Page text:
23. 23. Characteristics of modernityprogress & melioristic optimism<br />“[People of modernity] assumed that things would get better and better as humanity began to use its distinctive gift of reason to address, one by one, each of the social and political problems that it faced. Human potential was viewed as unlimited; hence, they assumed, it would only be a matter of time before humanity brings about the perfect, or virtually perfect, form of social organization.”1<br />Metanarrative of progress<br />1. Clayton, Philip. Transforming Christian Theology. Minneapolis: Fortress Press, 2010. 28.<br />
    24. 24. Characteristics of modernitycolonialism & differentiation<br />Conquest and control; hegemony<br />Differentiation: Breaking things down into smaller and smaller parts while ensuring there is no cross-contamination<br />Knowledge is reduced and classified into different disciplines (botany, zoology, chemistry, biology, sociology, etc.); Identities classified (“pluralization of lifeworlds”1)<br />1. Berger, Peter. The Homeless Mind. Harmondsworth: Penguin, 1974.<br />
    25. 25. What postmodernity is and isn’t<br />POST-modernity, then, is postfoundational, postcolonial, etc.<br />Post ≠ anti (most of the time)<br />Postmodernity is still contested. Suggested alternatives include high-, late-, hyper-, meta-, and reflexive-modernity (remember the paradigm diagram)<br />
    26. 26. Paradigm shifts, once again<br />“Kuhn’s designation of these paradigm shifts as revolutions is not hyperbolic. Paradigms fifer and are not simply variations on a common theme or developments of one. Changes in paradigms are therefore changes in worldviews. Newtonian mathematical physics is not really an advance over Aristotelian physics except as one defines ‘advance’ within the Newtonian paradigm. It would be like comparing apples and oranges since what each advances as scientific fact answers to very different questions and assumptions. Different paradigms are incommensurable, and if we insist on comparing them, we inevitably do so while standing within one. What separates Galileo from Aristotle, or Lavoisier from Priestly, is a transformation of vision; Kuhn suggests that these ‘men really see different things when looking at the same sorts of objects.’”<br />Allen, Diogenes and Eric Springsted. Philosophy for Understanding Theology. Louisville: Westminster John Knox Press, 2007. 216.<br />
    27. 27. Characteristics of postmodernity<br />
    28. 28. Characteristics of postmodernitypost-foundationalism & subjectivity<br />Recognition that objective truth is a thoroughly modern concept (foundationalism)<br />Hermeneutics (Ricouer, Gadamer, et al)<br />There is no longer a “prejudice against prejudice”<br />Subjectivity ≠ “anything goes”<br />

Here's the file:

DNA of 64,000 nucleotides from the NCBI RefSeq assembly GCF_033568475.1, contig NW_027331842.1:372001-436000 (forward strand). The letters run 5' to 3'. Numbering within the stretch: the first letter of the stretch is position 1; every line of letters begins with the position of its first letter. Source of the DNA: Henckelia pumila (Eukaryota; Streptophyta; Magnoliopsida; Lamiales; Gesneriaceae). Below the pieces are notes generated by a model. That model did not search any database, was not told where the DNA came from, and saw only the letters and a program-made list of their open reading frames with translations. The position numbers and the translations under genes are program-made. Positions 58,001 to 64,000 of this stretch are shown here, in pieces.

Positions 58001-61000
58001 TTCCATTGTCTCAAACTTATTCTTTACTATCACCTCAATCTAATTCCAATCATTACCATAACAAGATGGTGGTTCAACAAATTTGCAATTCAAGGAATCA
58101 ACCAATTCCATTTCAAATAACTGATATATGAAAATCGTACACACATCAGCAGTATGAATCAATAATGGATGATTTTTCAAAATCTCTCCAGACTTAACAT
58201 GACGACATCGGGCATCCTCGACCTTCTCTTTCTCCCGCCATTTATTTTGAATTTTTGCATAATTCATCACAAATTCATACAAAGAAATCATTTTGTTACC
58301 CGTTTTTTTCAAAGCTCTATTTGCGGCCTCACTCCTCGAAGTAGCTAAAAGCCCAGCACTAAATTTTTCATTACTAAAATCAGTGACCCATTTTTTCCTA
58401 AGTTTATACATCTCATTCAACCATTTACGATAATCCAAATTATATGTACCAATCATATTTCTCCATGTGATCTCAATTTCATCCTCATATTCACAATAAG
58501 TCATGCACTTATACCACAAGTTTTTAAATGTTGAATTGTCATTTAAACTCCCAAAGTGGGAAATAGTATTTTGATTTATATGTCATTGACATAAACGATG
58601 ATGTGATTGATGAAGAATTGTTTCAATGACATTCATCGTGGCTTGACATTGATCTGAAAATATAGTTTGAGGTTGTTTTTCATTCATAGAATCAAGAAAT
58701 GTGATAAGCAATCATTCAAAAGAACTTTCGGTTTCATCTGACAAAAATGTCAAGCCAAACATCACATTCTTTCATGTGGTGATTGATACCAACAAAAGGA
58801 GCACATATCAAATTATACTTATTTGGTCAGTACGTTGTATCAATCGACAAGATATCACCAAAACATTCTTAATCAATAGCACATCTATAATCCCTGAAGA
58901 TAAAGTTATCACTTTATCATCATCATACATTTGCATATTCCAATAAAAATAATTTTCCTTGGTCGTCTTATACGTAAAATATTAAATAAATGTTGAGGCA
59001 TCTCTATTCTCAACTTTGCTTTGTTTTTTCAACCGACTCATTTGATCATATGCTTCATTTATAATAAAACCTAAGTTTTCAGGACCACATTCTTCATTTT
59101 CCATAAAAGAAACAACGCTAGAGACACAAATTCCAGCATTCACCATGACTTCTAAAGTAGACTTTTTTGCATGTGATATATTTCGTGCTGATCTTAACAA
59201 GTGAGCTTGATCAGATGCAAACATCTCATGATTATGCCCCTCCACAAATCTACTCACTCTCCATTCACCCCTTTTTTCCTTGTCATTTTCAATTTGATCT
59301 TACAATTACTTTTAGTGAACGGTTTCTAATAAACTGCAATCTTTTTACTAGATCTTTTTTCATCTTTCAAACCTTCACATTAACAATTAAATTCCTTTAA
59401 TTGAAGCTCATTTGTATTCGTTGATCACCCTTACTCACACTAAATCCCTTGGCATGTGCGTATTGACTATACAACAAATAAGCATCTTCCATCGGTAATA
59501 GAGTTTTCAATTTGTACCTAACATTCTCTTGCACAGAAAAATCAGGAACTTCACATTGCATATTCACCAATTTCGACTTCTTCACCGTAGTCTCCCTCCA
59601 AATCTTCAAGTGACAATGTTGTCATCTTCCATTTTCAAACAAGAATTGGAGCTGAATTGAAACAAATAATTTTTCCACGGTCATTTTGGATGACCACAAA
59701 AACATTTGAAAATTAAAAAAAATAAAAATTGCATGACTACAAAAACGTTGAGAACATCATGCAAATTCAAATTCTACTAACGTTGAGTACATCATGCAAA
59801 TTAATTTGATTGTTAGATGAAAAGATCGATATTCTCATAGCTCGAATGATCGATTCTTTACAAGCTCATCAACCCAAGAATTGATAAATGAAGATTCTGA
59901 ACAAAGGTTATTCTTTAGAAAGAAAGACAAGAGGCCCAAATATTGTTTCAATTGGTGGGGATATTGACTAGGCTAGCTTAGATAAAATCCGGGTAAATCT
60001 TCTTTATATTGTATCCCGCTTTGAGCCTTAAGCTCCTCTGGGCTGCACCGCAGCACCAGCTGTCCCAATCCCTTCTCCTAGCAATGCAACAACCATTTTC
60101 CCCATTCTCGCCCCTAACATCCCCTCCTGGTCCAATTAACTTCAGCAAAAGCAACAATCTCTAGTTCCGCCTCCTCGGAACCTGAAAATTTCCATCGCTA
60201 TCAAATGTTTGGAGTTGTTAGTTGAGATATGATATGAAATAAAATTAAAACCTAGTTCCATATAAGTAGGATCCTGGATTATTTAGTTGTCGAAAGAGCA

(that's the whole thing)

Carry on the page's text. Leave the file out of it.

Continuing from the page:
29. 29.
    30. 30. Characteristics of postmodernityhyperreality & nihilsm<br />Life through the “1024 window”<br />8-18 yr. olds spend 7:38/day (53 hrs/wk) using entertainment media1<br />Baudrillard: “Where we think that information produces meaning, the opposite occurs.”<br />Dissolution of meaning & blurring of reality<br />1. Kaiser Family Foundation. Daily Media Use Among Children and Teens Up Dramatically from Five Years Ago. Kaiser Family Foundation, 20 Jan. 2010. Web. 23 Jan. 2010.<br />
    31. 31. Slide provided by Andy Root, author of Relationships Unfiltered (2009)and The Promise of Despair (2010, forthcoming). <br />
    32. 32. Characteristics of postmodernityglobalization & pluralism<br /><ul><li>Caputo’s irreducible pluralism: “Voices and choices, races and places, cultures and religions” (and sexualities)
    33. 33. Erosion of modern (colonial) boundaries and intensification of global contacts
    34. 34. Fueled by information/mediaand consumer capitalism
    35. 35. ELCA homosexuality vote</li></li></ul><li>Toward a (re)new(ed) youth ministry<br />
    36. 36. The question<br />&quot;How can we develop, in respect of religious belief, [young] minds which are not only open to fresh insights but also equipped with the critical faculty that can distinguish sense from nonsense and reality from illusion?”1<br />That is, how can we prepare young disciples to engage their faith from within the postmodern paradigm? <br />1. Newbigin, Lesslie. Proper Confidence: Faith, Doubt, and Certainty in Christian Discipleship. Grand Rapids: Eerdmans, 1995. 2.<br />
    37. 37. Avoiding the pale light<br />“Now anxiety is the mark of spiritual insecurity. It is the fruit of unanswered questions. But questions cannot go unanswered unless they first be asked. And there is a far worse anxiety, a far worse insecurity, which comes from being afraid to ask the right questions – because they might turn out to have no answer. One of the moral diseases we communicate to one another in society comes from huddling together in the pale light of an insufficient answer to a question we are afraid to ask.” – Thomas Merton<br />
    38. 38. Everyday Theologians<br />Encourage students to question and then affirm or reform our theological hooks, and as a result<br />embolden students to “raise God’s question mark over humanity and its kingdoms”<br /><ul><li>Students as “hermeneutic apprentices” and youth workers as “hermeneutic mentors”</li></li></ul><li>Find me online<br />Blog: JakeBouma.com<br />Twitter: @jakebouma<br />Facebook: facebook.com/jakebouma<br />

    ×